Tag Archives: pelvic fracture

Pelvic Fractures: OR vs Angio In The Unstable Patient

One of the cardinal rules of trauma care is that hemodynamically unstable patients can only go the the operating room from the ED. No trips to CT, xray, etc. Trauma professionals occasionally try to make exceptions to the rule, but it usually doesn’t work out.

Well, what about the patient with severe pelvic fractures who is or becomes unstable? Pelvic fracture bleeding is not always easy or even possible to control in the OR, and angiography offers a way to identify and stop the bleeding, right?

The trauma group at Ryder in Miami did a lengthy (13 year) retrospective review of their experience with these patients. They looked at every patient who underwent angiography, then identified the subset that went to the OR followed by angiography. There were 134 angio patients and 49 OR to angio patients on whom they based their analysis. Obviously, there is plenty of opportunity for bias in this study, and many of the study patients identified had to be excluded due to incomplete records.

Patients who went to the OR first tended to have similar injury severity but were sicker than the angio alone group. Crystalloid and blood resuscitation volumes were significantly higher in the OR group as well. Most of these patients underwent a laparotomy, and 64% had active intra-abdominal bleeding. None died in OR, and most were left with a damage control abdominal closure.

In the angio group, there were really 2 subsets: angio alone, and angio followed by OR. Mortality in the angio alone group was similar to the OR-angio group. But deaths skyrocketed in those who went from angio to OR (67% vs 20%). This is likely due to them failing angiographic management of bleeding. Three patients died in the angio suite.

Bottom line: There’s a lot of data in this paper, and some of the results can be explained by selection bias. However, they appear to support algorithms released by EAST and the WTA (see diagram above). In general, a trauma patient with severe pelvic fractures and hemodynamic instability needs to go to OR to identify and treat any source of intra-abdominal bleeding. If pelvic bleeding remains a problem, preperitoneal packing may be considered, followed by a trip to angio at that point. The rule that unstable patients should only go to OR (or an ambulance bound for a trauma center if there is no OR) still holds!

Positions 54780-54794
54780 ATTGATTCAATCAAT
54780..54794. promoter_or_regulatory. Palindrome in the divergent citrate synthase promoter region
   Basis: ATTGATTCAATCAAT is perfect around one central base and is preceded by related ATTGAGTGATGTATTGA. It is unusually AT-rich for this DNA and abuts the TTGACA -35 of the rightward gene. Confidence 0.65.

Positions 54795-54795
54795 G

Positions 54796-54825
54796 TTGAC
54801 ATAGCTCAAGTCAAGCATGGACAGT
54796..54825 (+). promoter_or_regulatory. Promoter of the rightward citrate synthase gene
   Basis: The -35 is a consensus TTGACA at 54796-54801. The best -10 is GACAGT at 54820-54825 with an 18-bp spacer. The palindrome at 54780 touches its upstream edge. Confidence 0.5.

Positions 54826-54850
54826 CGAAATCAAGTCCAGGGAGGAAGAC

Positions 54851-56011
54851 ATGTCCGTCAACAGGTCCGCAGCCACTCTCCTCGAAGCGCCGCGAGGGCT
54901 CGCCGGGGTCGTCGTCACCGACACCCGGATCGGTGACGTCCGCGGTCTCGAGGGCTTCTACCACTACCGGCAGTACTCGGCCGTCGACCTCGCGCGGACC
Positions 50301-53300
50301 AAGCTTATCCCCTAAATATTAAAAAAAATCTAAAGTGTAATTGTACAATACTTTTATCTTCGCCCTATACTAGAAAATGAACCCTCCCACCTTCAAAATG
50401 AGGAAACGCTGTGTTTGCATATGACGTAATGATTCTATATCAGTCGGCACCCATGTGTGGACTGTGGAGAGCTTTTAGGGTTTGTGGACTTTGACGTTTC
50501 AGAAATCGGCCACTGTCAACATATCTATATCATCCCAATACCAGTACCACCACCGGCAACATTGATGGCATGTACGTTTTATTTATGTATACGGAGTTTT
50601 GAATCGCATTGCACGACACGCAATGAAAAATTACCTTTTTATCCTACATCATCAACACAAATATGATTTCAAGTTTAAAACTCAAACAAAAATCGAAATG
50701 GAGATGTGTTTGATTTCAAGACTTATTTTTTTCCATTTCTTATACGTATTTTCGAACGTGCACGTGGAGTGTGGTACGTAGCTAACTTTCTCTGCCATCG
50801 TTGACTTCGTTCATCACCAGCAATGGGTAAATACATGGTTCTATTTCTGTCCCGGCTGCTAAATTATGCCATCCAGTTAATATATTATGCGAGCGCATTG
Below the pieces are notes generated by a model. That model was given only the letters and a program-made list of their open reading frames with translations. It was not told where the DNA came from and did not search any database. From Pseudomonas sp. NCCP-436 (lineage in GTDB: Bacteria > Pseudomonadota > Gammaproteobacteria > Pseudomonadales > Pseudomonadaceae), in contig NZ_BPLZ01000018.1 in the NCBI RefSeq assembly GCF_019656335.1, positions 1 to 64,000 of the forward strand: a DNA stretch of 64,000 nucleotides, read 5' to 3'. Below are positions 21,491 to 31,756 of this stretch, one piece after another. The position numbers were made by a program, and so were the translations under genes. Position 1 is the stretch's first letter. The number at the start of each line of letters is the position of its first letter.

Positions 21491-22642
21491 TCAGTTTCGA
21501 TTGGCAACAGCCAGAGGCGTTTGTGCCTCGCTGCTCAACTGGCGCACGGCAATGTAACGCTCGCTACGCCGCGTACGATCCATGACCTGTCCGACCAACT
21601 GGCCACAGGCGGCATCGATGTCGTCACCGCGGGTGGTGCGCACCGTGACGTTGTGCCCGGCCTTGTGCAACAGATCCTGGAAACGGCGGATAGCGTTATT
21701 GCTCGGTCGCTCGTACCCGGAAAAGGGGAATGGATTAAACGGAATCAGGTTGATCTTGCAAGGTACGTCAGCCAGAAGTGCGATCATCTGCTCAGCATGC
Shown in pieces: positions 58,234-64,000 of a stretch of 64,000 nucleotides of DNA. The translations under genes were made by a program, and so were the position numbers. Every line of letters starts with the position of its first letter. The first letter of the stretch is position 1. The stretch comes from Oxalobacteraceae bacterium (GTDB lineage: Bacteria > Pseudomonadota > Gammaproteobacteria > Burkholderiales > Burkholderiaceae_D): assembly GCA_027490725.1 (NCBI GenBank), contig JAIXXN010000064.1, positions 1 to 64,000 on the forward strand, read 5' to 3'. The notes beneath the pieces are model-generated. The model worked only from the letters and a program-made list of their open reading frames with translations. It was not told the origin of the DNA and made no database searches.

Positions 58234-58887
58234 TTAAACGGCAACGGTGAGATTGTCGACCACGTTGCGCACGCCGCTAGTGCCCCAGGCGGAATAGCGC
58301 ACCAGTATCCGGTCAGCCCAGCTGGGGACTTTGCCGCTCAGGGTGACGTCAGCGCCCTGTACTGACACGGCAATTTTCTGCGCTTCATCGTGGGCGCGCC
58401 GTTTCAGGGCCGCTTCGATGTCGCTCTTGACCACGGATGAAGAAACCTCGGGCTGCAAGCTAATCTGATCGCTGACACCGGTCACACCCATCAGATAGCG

Reference: Operating room or angiography suite for hemodynamically unstable pelvic fractures? J Trauma 72(2):364-372, 2012.

Quiz: There is just one extremely rare reason that I know of to move to CT with a hemodynamically unstable trauma patient. Leave a comment with your guess.

Pelvic Trauma Radiographs Demystified

Although we are becoming increasingly reliant on CT scans for diagnosis, plain old radiographs still have their place. This is especially true in pelvic imaging after trauma. 

The most common pelvic radiograph obtained is the supine A-P view taken during trauma resuscitation. This image gives a quick and dirty look at the entire pelvis, from iliac crest to ischial tuberosity. The main areas of interest are the pubic symphysis and the SI joints, so if some of the periphery is cut off a repeat is not necessary prior to CT scan. This image helps predict the need for blood and pelvic compression devices.